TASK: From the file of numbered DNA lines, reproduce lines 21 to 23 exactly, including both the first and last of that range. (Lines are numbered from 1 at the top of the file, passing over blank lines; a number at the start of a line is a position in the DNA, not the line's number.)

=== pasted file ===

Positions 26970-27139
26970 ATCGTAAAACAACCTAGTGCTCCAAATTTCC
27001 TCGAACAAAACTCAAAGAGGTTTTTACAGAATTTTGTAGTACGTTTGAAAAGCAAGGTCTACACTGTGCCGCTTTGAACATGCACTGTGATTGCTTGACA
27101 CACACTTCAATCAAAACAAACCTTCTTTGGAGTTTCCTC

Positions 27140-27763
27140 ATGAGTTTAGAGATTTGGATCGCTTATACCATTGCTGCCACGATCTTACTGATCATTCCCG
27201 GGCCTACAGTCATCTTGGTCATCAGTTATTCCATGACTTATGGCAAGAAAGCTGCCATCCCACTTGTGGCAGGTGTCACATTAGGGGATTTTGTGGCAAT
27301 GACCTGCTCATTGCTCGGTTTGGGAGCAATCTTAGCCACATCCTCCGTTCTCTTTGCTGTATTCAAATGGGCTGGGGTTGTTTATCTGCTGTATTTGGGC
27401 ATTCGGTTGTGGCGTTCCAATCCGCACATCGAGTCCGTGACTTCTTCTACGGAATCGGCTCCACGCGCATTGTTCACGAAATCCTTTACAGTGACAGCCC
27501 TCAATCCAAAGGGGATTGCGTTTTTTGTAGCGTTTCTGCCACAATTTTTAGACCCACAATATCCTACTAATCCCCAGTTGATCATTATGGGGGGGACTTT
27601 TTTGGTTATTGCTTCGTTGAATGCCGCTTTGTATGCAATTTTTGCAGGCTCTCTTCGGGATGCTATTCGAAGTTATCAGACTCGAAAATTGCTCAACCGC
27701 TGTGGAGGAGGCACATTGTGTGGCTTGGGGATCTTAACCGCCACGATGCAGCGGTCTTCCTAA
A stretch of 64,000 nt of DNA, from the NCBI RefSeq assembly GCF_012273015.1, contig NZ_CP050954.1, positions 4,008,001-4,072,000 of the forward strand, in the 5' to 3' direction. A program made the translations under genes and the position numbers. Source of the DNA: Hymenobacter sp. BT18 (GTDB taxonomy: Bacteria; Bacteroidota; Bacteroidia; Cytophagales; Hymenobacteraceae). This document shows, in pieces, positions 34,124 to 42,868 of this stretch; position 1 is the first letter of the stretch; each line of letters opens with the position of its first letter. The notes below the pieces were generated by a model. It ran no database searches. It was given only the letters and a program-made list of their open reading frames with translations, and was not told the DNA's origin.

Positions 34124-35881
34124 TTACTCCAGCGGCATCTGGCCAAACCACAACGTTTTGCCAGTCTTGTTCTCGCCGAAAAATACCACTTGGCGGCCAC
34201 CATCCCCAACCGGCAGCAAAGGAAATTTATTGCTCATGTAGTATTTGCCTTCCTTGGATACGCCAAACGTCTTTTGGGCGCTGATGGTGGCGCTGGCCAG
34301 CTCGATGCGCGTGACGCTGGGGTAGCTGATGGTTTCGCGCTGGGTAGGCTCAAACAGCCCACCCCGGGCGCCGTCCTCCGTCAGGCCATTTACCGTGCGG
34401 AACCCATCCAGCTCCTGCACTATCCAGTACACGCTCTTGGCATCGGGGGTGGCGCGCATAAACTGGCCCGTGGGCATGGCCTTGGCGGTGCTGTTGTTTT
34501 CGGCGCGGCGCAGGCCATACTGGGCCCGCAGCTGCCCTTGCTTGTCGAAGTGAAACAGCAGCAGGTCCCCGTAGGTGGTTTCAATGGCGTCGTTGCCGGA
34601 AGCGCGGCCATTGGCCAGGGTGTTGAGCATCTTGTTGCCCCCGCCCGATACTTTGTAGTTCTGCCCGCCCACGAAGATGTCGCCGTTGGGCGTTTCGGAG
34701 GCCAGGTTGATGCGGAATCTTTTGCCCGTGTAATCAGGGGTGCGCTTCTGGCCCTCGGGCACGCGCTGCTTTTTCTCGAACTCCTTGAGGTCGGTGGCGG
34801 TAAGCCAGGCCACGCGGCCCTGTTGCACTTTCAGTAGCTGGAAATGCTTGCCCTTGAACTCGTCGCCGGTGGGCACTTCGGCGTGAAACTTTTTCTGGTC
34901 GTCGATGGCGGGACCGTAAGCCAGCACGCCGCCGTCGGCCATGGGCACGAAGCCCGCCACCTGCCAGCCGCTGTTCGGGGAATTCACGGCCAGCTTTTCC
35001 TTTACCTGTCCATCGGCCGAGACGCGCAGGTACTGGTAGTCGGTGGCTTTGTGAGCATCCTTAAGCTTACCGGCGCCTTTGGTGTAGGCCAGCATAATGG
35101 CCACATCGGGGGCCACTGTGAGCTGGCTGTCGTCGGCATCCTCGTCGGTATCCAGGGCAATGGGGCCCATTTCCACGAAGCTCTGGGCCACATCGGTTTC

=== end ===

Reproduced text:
34701 GCCAGGTTGATGCGGAATCTTTTGCCCGTGTAATCAGGGGTGCGCTTCTGGCCCTCGGGCACGCGCTGCTTTTTCTCGAACTCCTTGAGGTCGGTGGCGG
34801 TAAGCCAGGCCACGCGGCCCTGTTGCACTTTCAGTAGCTGGAAATGCTTGCCCTTGAACTCGTCGCCGGTGGGCACTTCGGCGTGAAACTTTTTCTGGTC
34901 GTCGATGGCGGGACCGTAAGCCAGCACGCCGCCGTCGGCCATGGGCACGAAGCCCGCCACCTGCCAGCCGCTGTTCGGGGAATTCACGGCCAGCTTTTCC